For days I’ve had no words. Because when something like what happened at Sandy Hook Elementary school happens you can only cry.
I sat at my kitchen table on Friday and cried.
I wanted to grab my napping boy from his crib and hold him tight.
And the urge to write, to spout off, to shout came and went with each round of tears.
And yet I had no words.
I thought of myself at 17 sitting in my high school library the day after the Columbine shooting and how scared and vulnerable my friends and I felt.
I thought of myself as a new mom holding a barely 2 month old baby in my arms and watching the coverage of Senator Gabriel Gifford’s and the shooting in Tucson Arizona. And I cried as I rocked my baby to sleep.
I thought of my husband and I on our date to see The Dark Knight Rises and how hard it was to get past the violence that had occurred while innocent people were just trying to enjoy a movie.
And I think it is all too much, too often and too horrifying to bear.
I do not understand guns.
My family never owned one. We did not play with guns, we did not watch overly violent movies, we did not play violent video games.
As an adult I have friends who have guns. They hunt or work in law enforcement. They are responsible, reasonable adults.
I have no problem with them or other reasonable people owning guns.
I do not understand assault weapons. Weapons of mass destruction in my opinion. Because what happened at Sandy Hook was mass destruction of life, of families, of a community and of this country.
I can’t wrap my head around the need for them.
I do not understand mental health disorders.
I don’t know what makes people tick or what effective treatment is or what should be done with the mentally insane.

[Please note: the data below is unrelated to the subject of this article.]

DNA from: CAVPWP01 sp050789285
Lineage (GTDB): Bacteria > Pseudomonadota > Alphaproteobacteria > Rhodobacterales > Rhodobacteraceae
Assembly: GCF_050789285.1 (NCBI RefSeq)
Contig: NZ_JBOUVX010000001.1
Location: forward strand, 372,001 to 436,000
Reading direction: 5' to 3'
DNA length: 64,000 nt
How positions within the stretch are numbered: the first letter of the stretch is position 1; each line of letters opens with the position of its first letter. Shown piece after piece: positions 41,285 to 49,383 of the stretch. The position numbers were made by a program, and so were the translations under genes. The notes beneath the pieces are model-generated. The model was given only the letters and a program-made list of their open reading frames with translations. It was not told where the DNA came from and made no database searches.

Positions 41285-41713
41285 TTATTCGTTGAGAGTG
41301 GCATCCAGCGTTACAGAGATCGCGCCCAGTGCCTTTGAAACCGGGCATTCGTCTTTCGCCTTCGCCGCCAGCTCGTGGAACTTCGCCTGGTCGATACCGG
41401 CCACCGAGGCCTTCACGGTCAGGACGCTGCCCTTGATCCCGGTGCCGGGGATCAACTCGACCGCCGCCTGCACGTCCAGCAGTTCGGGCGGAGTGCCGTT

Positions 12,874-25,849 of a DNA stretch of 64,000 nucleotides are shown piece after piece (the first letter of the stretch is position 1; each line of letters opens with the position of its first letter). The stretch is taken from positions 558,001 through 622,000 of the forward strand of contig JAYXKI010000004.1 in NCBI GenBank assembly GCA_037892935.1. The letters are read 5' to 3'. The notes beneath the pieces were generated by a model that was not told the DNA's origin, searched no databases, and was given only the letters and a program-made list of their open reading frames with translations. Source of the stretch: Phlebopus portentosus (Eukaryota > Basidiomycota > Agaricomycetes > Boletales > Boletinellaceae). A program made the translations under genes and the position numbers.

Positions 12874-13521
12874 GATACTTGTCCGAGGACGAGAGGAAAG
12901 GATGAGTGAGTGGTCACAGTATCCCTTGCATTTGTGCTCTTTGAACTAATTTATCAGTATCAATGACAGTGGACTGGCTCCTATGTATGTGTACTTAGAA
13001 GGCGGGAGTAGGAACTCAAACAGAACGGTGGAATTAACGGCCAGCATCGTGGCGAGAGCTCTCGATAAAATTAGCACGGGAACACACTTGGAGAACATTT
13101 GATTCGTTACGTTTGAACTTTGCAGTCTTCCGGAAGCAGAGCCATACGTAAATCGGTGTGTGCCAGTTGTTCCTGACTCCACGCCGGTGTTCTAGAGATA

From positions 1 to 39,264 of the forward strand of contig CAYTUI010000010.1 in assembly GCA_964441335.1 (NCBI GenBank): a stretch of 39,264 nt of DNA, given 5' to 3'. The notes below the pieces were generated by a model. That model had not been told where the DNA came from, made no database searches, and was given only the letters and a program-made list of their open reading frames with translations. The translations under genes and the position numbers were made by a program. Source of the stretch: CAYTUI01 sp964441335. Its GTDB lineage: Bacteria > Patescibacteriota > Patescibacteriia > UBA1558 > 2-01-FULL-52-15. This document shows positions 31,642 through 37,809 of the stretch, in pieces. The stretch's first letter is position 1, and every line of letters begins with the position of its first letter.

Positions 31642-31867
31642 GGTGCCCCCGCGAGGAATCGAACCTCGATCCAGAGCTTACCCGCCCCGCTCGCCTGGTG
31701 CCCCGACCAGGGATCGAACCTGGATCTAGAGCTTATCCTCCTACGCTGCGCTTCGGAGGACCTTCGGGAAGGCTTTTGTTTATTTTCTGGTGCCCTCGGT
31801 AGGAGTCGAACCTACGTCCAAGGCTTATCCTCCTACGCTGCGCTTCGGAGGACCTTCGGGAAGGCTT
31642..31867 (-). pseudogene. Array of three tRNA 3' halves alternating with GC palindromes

I don’t know what it’s like to live with someone unpredictable.
I don’t know what sends a person off the edge causing them to do the unthinkable. I don’t know if this type of thing is something you see coming or something that just happens.
I don’t know a lot of things but I do know that the time for silence has passed.
I think as a nation we can no longer hold our collective breath until it happens again.
I think we must hug our children close not just this past weekend, but everyday and that we must not hope for better, but do better for them.
I do not want these children’s deaths to be forgotten. I do not want to watch another tragedy unfold.
I refuse to live in fear. I refuse to raise my son in a country that does nothing in the face of danger and evil. I refuse to accept this terrorism in our lives.
I have no answers. I have no solutions. But I demand that something change.
Wherever you stand on guns, mental health, school security or any issue relating to this I suggest you write your elected officials and demand better. I think we need to have this conversation.
Because if we remain silent, if we throw our hands up in grief, if we hug our children and wait in fear for what is next, then these 20 innocent souls and 6 heros will become another statistic.
We owe it to them to demand that something is done so that no more families suffer. So that other children can go to school with a little less fear.